Historians all agree today that the reign of Ahab was one of glory and power. The text itself shows this. After God’s judgment Ahab wins his greatest victories over Syria. Militarily and politically Israel becomes a great people. Ben-hadad is twice defeated. He has to restore all the towns he had taken from Israel. He has to accept the permanent presence of Israelites in Damascus, where the streets are reserved for them. Even more strangely, it is God himself who announces these victories to Ahab through his prophets (1 Kings 20:13). But the text also states that the army of Israel consisted of seven thousand men (v. 15). And perhaps everything depends on the fact that the Israel of God which would not bow the knee to Baal also numbered seven thousand. However that may be, the king is successful in both war and politics. He can live at ease, and the condemnation passed on him seems very light. But he commits an error. He makes an alliance with the king of Syria. He should really have put him to death according to God’s command. He disobeys the ban.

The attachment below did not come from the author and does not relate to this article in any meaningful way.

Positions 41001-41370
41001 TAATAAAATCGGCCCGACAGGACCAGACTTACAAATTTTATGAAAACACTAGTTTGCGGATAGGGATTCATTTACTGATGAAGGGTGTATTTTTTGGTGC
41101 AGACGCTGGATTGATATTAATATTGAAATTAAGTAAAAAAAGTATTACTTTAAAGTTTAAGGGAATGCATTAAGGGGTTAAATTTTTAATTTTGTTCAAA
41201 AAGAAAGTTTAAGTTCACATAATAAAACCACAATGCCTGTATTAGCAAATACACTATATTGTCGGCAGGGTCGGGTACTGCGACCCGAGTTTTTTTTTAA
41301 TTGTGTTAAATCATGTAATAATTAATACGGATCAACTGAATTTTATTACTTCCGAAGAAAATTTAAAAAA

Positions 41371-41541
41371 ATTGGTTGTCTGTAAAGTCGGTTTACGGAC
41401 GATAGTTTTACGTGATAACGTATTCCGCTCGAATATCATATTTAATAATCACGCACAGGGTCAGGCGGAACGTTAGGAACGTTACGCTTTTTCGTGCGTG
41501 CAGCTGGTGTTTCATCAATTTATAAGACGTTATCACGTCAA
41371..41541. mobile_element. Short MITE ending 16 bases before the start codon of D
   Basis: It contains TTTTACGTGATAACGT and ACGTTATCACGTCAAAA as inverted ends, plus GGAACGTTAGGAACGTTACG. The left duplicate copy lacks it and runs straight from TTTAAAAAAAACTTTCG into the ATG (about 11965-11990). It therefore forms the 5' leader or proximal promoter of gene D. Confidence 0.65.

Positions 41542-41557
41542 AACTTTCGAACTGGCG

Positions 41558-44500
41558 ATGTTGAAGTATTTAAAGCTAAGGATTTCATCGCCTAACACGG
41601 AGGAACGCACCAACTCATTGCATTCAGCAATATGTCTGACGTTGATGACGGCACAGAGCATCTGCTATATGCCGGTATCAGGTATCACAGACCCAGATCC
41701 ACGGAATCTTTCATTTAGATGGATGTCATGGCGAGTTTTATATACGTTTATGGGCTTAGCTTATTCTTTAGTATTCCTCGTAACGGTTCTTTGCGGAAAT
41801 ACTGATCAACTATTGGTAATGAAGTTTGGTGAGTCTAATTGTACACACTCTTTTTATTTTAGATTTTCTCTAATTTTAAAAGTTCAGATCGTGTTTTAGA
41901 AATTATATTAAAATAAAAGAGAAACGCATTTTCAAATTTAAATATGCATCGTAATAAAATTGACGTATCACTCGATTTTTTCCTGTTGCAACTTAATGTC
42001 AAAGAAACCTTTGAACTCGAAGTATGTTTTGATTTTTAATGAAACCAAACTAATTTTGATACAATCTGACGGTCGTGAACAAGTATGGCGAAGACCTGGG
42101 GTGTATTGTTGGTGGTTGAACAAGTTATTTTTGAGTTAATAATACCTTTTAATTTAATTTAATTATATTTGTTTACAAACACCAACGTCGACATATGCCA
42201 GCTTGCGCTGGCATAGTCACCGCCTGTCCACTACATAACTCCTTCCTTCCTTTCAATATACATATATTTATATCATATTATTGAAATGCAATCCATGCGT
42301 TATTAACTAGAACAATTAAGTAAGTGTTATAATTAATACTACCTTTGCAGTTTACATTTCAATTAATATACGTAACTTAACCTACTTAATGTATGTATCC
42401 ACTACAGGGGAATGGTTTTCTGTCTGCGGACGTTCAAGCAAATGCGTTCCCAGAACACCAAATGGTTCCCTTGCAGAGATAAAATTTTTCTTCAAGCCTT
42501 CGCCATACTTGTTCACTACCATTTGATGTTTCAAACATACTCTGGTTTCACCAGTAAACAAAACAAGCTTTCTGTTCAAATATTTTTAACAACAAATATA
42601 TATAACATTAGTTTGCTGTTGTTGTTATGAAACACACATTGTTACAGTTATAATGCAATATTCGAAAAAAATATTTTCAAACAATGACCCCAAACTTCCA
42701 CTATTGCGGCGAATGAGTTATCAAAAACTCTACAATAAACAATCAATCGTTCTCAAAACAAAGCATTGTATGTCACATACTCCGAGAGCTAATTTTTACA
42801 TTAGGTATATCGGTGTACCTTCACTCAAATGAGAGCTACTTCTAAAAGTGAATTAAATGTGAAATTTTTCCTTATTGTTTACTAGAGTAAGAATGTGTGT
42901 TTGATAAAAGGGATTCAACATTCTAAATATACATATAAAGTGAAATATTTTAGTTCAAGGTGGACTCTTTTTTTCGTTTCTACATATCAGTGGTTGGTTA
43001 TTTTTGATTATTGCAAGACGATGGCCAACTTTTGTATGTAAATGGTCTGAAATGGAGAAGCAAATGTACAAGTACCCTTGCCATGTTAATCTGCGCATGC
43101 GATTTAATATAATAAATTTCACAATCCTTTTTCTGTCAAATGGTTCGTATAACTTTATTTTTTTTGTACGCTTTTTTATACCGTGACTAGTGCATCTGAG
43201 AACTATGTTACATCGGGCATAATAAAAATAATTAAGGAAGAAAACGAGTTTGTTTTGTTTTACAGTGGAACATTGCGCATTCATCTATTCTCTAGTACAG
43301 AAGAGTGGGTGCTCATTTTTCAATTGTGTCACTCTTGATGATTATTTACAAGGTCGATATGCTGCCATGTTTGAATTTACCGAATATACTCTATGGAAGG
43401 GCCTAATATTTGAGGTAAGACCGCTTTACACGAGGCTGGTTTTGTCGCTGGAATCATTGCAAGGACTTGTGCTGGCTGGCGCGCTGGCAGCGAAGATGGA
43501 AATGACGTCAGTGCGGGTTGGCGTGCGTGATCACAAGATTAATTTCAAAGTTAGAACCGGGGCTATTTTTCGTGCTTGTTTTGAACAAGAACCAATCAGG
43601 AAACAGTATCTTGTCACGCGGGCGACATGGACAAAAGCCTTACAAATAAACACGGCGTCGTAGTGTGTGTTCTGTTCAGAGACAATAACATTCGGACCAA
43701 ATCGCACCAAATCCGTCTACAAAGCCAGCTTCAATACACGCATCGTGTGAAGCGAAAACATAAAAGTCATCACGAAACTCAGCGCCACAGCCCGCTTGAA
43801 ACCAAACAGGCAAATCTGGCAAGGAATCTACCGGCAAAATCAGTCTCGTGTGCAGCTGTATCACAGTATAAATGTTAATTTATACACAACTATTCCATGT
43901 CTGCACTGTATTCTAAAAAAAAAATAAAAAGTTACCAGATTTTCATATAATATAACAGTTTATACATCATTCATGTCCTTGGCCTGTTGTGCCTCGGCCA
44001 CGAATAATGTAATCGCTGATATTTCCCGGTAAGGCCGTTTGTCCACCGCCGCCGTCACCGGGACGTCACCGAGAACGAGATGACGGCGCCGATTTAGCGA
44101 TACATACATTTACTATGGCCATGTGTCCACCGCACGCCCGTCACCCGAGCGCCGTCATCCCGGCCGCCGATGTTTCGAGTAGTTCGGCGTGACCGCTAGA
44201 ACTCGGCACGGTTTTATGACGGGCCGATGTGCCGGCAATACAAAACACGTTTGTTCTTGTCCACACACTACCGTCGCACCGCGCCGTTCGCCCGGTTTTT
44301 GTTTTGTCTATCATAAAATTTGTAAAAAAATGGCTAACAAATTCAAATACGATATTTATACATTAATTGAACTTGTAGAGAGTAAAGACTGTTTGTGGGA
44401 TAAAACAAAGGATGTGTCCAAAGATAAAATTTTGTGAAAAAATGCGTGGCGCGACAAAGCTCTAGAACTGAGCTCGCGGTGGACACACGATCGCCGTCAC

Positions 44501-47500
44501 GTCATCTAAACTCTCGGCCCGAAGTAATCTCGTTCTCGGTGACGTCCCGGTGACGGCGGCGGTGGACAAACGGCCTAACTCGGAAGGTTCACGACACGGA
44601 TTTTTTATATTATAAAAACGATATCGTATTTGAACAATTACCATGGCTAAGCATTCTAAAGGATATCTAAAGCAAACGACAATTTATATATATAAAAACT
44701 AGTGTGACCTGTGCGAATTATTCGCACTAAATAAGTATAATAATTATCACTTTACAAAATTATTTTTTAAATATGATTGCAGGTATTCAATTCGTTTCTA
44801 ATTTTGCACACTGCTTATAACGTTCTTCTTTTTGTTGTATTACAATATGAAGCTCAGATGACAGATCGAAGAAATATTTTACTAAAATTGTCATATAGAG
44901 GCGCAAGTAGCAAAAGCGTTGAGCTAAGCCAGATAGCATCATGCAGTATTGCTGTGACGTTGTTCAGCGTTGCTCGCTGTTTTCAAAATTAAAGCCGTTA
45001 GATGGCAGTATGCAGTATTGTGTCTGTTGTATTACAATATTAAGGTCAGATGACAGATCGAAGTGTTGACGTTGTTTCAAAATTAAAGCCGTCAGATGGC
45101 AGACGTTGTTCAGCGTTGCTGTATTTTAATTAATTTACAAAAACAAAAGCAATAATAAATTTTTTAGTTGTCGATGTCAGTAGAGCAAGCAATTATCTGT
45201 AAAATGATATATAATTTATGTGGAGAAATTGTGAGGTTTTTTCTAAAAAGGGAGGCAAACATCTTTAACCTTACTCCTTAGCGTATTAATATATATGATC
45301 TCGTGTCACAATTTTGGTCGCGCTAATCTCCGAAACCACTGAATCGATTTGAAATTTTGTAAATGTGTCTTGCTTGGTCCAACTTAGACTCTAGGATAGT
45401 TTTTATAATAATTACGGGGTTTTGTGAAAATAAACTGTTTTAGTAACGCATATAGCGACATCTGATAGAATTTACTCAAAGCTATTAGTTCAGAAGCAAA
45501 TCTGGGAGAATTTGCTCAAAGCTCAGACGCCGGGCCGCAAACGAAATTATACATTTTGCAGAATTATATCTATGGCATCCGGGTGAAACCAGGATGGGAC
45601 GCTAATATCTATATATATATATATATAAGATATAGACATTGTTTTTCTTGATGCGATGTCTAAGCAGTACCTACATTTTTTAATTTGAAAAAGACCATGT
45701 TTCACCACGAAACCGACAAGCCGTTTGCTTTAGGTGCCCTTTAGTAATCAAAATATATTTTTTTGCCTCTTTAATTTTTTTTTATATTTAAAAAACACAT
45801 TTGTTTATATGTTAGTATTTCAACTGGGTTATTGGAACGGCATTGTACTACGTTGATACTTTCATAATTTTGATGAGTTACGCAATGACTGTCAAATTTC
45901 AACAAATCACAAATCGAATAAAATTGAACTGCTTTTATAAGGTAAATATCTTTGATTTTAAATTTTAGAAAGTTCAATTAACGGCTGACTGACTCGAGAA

We thus have here a strange contradiction. Elijah is given the task of staging the coup d’etat in Syria which will replace Ben-hadad with Hazael, but God also considered that Ahab himself should have killed Ben-hadad. It is as though God was wanting to bring out the association between king and prophet. The king, a destructive conqueror, was supposed to slay his enemy according to the customs of war, but he certainly could not choose his successor. The prophet had no power at all to put the king of Syria to death, but he was given a positive order, the nomination of his successor. But this is immaterial, for what God expects does not take place at all. Ben-hadad is not put to death by Ahab and Hazael is not anointed by Elijah. Why does Elijah hold back? Surely it is inconceivable that he should not do what God commands. What is he waiting for? We do not know. The story as it goes on seems to suggest that God’s condemnation is without effect. Israel is in the ascendant and it survives even the notorious Naboth incident. Did this have to come first? But even this did not trigger the revolution. For after Elijah accused Ahab, the king repented, humbled himself before God, acknowledged the true God, and this time seriously. At once the Word of God came to Elijah: You have seen him repent? Very well, in these conditions judgment is temporarily lifted. The chastisement will not fall while Ahab lives. This, then, is what God was waiting for: the repentance of the worst king of Israel. This is why the course of events was delayed. Several golden years were given to Ahab while his repentance and conversion were awaited, and then three more years of peace. Then, his repentance being confirmed, Ahab, as he knew in advance, could die in his last battle. Thus the secret history of God remains secret. Time changes nothing. The judgment is still in force, but suspended for how many years? five or six in the reign of Ahab, two in the reign of Ahaziah, and then another five in the reign of Joram, another son of Ahab. During this whole period the formal and explicit order given to Elijah is not repeated. Elijah does not see the execution of the solemn order and the judgment pronounced in the desert. His role seems to be greatly reduced in the closing stages of Ahab’s reign and in that of Ahaziah. Other prophets now speak to Ahab, especially Micaiah. Elijah intervenes only twice, first with the great prophecy regarding Naboth, and then with the prophecy of the death of Ahaziah. Elijah is then taken up without having done what he was commanded to do, and perhaps he always had the burden of this delay on his heart. Many more years will then pass after the translation of Elijah before Elisha does what his master was ordered to do. It does not seem that the order was given expressly to Elisha or that it was renewed. Probably Elijah himself passed it on to Elisha as a Word of God to be fulfilled. The fact that Elisha will execute it obviously implies a continuation of ministry. What God has said to one prophet may be done by another. Their work is complementary. We are naturally reminded of the words of Paul: “I planted, Apollos watered, but God gave the growth” (1 Corinthians 3:6). It is always hard for us to understand to what degree we are incorporated together into Christ by the act and decision of God, so that in God’s plan our actions are complementary and necessary to one another.